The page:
3360. Robert Southey to William Peachy, 10 October 1819

3360. Robert Southey to William Peachy, 10 October 1819⁠* 

Keswick. 10th Oct. 1819

My dear Sir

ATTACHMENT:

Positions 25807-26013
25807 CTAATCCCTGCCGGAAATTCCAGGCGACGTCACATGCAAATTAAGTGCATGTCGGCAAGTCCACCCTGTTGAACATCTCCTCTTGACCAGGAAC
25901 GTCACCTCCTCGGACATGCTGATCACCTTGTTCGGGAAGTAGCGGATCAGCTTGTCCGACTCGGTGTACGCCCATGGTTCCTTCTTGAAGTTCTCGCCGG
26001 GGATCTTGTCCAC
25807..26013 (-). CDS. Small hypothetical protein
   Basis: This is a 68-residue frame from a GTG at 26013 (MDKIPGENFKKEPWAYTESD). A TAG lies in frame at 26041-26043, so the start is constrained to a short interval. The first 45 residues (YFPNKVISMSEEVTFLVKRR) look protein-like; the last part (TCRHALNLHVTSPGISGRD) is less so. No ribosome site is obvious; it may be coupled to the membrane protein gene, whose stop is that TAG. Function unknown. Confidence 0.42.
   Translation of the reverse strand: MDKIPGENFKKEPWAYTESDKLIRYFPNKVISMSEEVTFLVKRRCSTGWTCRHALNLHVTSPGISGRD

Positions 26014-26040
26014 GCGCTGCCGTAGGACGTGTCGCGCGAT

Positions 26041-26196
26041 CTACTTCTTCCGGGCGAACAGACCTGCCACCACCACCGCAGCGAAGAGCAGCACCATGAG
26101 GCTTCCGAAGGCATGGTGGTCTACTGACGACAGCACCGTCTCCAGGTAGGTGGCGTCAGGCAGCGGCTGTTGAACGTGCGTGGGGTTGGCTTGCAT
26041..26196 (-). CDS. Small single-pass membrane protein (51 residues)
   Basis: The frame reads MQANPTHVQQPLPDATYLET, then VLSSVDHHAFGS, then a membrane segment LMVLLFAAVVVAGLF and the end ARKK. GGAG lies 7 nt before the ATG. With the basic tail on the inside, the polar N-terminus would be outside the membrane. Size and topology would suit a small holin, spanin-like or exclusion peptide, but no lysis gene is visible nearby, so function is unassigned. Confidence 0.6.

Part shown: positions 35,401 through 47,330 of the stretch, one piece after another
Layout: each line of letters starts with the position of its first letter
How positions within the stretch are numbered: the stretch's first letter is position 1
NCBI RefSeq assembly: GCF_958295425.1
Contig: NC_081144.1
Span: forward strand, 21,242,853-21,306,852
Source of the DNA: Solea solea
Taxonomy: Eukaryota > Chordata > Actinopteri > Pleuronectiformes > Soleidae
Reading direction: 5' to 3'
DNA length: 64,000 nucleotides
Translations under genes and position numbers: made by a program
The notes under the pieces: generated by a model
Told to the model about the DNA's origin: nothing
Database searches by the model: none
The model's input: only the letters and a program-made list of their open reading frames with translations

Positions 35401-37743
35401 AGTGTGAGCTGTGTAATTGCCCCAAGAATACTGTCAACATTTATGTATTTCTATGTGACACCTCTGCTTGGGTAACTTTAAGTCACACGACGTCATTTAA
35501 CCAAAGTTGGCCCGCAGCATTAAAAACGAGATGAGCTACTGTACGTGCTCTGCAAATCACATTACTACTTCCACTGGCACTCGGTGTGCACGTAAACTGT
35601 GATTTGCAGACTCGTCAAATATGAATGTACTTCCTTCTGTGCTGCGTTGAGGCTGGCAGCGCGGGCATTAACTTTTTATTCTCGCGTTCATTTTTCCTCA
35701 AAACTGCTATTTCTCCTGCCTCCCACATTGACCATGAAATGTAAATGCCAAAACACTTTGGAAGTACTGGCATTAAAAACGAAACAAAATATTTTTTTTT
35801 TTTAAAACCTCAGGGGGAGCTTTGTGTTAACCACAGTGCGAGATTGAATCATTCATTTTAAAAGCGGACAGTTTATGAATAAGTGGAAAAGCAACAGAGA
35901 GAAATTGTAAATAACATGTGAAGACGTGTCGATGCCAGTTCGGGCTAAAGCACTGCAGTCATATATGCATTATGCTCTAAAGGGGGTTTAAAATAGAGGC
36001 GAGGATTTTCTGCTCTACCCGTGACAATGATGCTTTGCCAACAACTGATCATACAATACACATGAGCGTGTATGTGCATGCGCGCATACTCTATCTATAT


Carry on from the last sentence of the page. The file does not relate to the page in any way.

Your letter found me just after my return from a long northern expedition, in company with my old friends Mr & Mrs Rickman, & Mr Telford the Engineer. I joined them at Edinburgh, & we performed a journey of six weeks under the pleasantest circumstances of every kind, especially in the important point of weather. [1]  We went by Linlithgow & Stirling to Loch Kattern, then by Loch Earn head, Killin, & Kenmere to Dunkeld, & so to Perth & Dundee. From Dundee up the coast to Aberdeen, across the B to Banff, & along the coast to Elgin. Then while the Ladies went on to wait for us at Nairn we struck inland up the Strathspey road to Grantown, crossing Craig Elachie Bridge upon the way, – a cast-iron bridge, equally remarkable for the beauty of its structure, & of its situation. The next day we returned to the coast at Forres. From Nairn we looked at Fort George, & went on to Inverness, the fine scenery on the Varrar & the Strathglas road which is called the Dream, – Dingwall, Tain, Bonar-Bridge & Fleet Mound which was our farthest point toward the north. This mound which is in sight of Dunb Dunrobin Castle is one of the greatest works that have been executed for the improv by the Commissioners. [2]  It is 990 yards in length, extending across an estuary. Lord Gower [3]  gains by it about 400 acres from the sea; but the great advantage is that you go over a fine road instead of having to cross a ferry. We returned by the Fearn road to Dingwall, over the fells instead of along the coast; sent the Ladies [4]  to Inverness, & crossed the island to the western sea at Jean town, intending there to have crossed Loch Carron, & return to Inverness by Glenelg & Glenmoriston; but the new ferry boat upon which we had depended was not launched, so we & as there was no means of getting the carriage across we retraced our steps. We remained three days at Inverness, – one morning was given to the Vitrified Fort, & another was past in going up the Caledonian Canal to Loch Ness. Then we proceeded to Fort Augustus, & remained two days there, inspecting the works of the canal which are in progress between that place & the head of Loch Lochy. We were three days at Fort William, – one day was employed in inspecting the canal from its western end to the end of Loch Lochy, – another in visiting the Parallel Roads in Glen roy, – <one of> the greatest curiosities in Scotland, – or perhaps in any other country. Balachulish ferry was our next stage, thence by Glencoe & Tyandrum to Inverary, & so by Glencroe, & Loch Lomond to Glasgow, Lanark & Carlisle.